Microwave

Microwave

Microwave Questions

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by 319 · about 13 hours ago

Possible Duplicate: How bad is microwaved food? I was watching tv at a friend's house on an old attenna tv and noticed the picture cut out sporadically when the microwave was turned on. So it got me thinking. What are those microwaves... (more)

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Stephen_4 0 · March 21, 2013 at 4:02 AM

Yep, they're frying your brain and dehydrating you at a cellular level.

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by 379 · about 13 hours ago

My boyfriend and I are taking advantage of the latter half of spring break and leaving tomorrow for a long weekend away. We'll be staying in a hotel room with a mini fridge and microwave. Does anyone have some good, non-dessert recipes for... (more)

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joanna_4 0 · March 08, 2013 at 4:42 AM

you can microwave sweet potatoes and bacon. here's some other... (more)

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by 153 · about 13 hours ago

Hi all, I need some help! Due to work I'll be living in a hotel for the next 2 weeks. No microwave, no fridge. Obviously there are grocery stores near by but I need to plan ahead so I don't spend $$$ eating out. So far I've planned; Hard boiled... (more)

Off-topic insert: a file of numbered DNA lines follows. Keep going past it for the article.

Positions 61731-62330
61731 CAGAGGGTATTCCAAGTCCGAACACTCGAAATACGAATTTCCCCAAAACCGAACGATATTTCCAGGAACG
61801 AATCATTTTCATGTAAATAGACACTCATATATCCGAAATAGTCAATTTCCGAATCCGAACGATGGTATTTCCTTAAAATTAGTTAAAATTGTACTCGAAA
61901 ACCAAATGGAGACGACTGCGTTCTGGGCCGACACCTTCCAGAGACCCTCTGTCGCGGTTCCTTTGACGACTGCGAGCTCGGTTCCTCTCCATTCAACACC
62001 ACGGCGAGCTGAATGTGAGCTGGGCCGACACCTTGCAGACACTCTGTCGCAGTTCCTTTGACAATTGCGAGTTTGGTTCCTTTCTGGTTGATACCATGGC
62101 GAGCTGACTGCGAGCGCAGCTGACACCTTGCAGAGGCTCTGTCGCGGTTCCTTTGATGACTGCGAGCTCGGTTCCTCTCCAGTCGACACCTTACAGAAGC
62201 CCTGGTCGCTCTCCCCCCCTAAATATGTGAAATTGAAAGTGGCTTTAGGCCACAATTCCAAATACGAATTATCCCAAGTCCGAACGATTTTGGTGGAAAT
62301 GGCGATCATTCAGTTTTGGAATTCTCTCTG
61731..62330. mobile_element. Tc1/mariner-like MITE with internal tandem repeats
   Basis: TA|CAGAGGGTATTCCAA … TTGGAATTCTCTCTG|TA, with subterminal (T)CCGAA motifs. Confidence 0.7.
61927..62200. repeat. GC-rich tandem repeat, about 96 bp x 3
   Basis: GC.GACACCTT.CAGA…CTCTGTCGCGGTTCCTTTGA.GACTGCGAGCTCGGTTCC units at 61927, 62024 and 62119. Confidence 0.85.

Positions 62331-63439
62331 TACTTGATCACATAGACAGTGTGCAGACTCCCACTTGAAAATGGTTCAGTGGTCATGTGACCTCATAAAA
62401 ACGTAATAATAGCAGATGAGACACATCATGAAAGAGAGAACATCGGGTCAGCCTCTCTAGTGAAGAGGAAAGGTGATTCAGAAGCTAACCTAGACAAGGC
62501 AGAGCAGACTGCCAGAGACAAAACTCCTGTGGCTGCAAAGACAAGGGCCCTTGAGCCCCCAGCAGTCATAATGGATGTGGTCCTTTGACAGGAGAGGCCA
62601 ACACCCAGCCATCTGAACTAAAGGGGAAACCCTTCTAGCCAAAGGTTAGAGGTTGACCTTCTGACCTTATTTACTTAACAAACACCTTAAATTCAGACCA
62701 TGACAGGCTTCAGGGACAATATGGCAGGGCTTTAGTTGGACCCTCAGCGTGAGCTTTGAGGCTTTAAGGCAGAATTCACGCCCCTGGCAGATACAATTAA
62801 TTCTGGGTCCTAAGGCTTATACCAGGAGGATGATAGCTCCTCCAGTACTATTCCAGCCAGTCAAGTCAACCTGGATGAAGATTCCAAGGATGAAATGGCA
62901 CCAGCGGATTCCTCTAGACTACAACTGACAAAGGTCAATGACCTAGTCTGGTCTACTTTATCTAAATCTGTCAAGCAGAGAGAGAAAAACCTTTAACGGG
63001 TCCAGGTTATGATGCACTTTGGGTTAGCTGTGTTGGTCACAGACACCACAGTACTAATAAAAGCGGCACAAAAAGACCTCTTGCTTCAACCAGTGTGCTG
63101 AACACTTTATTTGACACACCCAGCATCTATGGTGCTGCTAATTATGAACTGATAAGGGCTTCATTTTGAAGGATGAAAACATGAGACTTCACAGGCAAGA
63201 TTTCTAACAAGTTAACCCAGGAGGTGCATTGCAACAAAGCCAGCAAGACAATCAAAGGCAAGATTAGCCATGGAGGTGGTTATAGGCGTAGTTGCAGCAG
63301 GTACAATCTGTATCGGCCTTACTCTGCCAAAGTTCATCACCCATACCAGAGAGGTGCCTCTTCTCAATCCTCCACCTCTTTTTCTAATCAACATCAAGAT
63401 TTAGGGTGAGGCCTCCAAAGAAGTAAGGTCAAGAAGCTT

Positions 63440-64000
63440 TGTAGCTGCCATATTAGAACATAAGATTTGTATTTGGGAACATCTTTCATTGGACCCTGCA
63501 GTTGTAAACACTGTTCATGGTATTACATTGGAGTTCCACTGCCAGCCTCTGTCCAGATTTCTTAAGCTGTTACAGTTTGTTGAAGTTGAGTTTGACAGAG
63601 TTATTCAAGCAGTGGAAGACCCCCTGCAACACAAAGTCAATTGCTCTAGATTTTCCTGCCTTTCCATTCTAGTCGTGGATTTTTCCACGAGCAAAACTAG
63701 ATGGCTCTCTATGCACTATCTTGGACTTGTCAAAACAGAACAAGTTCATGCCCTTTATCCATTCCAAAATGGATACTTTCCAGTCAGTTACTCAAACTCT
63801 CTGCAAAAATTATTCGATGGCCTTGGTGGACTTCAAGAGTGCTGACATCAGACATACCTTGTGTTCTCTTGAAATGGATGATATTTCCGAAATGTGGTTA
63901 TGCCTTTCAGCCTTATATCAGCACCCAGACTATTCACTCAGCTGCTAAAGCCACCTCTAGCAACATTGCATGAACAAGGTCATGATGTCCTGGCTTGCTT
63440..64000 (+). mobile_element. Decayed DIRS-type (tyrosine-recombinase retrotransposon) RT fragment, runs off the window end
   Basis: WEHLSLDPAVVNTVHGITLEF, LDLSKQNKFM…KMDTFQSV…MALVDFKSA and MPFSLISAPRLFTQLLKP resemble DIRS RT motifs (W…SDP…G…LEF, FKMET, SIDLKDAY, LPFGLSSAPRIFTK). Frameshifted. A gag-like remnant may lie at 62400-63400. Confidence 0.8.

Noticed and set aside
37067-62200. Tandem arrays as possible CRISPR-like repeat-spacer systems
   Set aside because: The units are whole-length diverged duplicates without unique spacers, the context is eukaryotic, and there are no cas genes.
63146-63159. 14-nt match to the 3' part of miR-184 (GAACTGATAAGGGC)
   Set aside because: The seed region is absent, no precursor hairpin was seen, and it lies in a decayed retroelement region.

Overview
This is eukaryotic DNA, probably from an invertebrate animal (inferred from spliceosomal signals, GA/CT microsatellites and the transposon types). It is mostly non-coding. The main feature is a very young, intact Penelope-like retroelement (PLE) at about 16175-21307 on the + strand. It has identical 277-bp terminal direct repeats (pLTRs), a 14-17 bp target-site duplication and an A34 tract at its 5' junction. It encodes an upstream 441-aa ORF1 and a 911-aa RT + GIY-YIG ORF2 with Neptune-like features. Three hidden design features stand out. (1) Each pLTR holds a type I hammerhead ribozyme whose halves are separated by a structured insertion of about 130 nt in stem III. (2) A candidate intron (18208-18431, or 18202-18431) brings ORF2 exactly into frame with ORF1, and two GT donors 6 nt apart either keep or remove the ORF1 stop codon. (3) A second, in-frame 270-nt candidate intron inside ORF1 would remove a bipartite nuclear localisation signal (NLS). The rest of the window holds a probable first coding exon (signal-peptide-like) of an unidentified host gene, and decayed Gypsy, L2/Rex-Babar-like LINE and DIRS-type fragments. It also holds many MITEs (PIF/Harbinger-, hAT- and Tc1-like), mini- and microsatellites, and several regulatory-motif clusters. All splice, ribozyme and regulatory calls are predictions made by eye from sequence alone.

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Janknitz 0 · February 02, 2013 at 7:59 PM

Have you contacted the hotel to see if you can rent a small dorm-sized fridge? Most places have them. Ice is always iffy long term. In my dorm days (back in the cave man days) I did a LOT of cooking in an electric fry pan. You can buy one... (more)

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by 35 · about 13 hours ago

I often cook my Sweet Potato in the microwave. Does cooking in this manner raise the glycemic index because of the high heat? If so, how much?

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miked_2 0 · January 08, 2013 at 8:27 PM

Wow, I don't know where all this woo about the microwave is coming from. Folks, you have to learn your physics and chemistry before you go off the reservation about attacking nutrients and rearranging molecules. Here's the readers digest version... (more)

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by 671 · about 13 hours ago

I'd brought along a bit of kefir today to mix into a salad dressing but it ended up frozen in the fridge. I nuked it in the microwave to get it back into liquid form. Still cold, but I know probiotics don't stand up to heating. If, however, they... (more)

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CD 0 · September 25, 2012 at 4:48 PM

Yes, microwaving can kill bacteria. But it is the heat of the microwave, not the microwave's themselves that kill the bacteria. So most likely, the vast majority of probiotics were not harmed, although some likely were sacrificed, especially... (more)

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by 1495 · about 13 hours ago